In the Brazilian case, for example, we had the emblematic granting of emergency aid, which was even the result of a lot of social pressure and, paradoxically, ended up presenting itself as a political asset of the current government. This only reinforces the thesis that merely welfare measures are always insufficient, as they do not attack the causes of extreme poverty.

Minister Paulo Guedes' neoliberal discourse is also a decoy, since the definitive way out of the crisis certainly does not lie in the much-vaunted privatizations, which aim solely at meeting the interests of specific economic groups and foreign capital. Add to this the fact that the adoption of such a policy – ​​although it may lead to the enrichment of some – will represent the deepening of the social abyss typical of Brazilian society, of peripheral capitalism.

However, the antidote to this disastrous situation is also not on the agenda proclaimed by many sectors of the left, who place their main hopes in the law and in the State. In the current situation, the discourse of the left has been almost completely co-opted by legal ideology and only moves within it. Law, institutions and democracy are ardently defended, forgetting that exploitation and its possibilities of perpetuation also pass through them.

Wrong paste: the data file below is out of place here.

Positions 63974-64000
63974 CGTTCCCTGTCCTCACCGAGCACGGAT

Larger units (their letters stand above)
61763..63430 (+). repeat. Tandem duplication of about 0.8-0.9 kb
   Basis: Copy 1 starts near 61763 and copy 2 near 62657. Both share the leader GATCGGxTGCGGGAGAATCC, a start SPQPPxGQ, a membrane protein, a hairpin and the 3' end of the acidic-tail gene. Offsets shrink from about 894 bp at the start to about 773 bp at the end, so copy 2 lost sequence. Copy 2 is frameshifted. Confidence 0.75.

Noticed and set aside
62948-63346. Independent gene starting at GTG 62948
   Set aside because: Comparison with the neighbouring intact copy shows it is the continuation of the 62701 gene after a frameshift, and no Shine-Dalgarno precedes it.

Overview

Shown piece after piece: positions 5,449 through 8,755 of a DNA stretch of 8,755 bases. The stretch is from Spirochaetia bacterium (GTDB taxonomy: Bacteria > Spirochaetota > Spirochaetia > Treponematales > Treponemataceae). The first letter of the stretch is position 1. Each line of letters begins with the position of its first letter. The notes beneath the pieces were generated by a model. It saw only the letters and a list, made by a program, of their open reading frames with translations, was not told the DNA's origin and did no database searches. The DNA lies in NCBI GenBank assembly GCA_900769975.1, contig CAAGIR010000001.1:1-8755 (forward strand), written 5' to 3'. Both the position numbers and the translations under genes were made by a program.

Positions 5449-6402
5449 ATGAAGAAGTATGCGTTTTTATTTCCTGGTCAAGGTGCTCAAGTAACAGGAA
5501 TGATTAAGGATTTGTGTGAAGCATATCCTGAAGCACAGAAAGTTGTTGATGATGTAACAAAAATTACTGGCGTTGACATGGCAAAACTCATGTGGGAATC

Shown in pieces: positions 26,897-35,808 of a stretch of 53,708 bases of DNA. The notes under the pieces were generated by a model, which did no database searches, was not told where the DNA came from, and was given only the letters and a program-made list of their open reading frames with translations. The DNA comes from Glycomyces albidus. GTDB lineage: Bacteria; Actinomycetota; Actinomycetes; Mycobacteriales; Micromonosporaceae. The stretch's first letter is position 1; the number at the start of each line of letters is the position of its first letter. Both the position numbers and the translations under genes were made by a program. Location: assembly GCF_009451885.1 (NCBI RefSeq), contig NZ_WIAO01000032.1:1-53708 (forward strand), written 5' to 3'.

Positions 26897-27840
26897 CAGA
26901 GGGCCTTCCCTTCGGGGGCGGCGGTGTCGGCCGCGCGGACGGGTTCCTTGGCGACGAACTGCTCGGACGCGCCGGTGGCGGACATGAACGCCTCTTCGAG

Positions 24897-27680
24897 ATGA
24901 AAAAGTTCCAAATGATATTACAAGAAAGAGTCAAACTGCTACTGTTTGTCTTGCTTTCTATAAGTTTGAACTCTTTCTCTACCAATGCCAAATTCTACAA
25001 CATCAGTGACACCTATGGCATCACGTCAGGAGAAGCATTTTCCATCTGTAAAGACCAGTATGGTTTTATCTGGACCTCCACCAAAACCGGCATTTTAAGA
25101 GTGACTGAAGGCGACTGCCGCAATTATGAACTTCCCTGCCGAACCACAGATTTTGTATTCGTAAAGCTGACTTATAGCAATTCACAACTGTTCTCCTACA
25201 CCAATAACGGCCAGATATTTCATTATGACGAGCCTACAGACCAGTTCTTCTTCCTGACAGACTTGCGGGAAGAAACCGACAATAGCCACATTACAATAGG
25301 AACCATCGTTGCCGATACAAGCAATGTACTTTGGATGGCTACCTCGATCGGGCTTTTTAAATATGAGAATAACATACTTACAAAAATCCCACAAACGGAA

Although, in the present scenario, the struggle to maintain public services and the democratic rule of law is very relevant at the moment, one cannot lose sight of the need for a structural change that can affect the very relations of production. The growing withdrawal of labor and social rights reveals the fragility of achievements in the legal field, which are the first to collapse in periods of acute crisis. However, even if such rights had been preserved and even expanded, this would not nullify the exploitative nature of capitalism itself, which structurally constitutes them.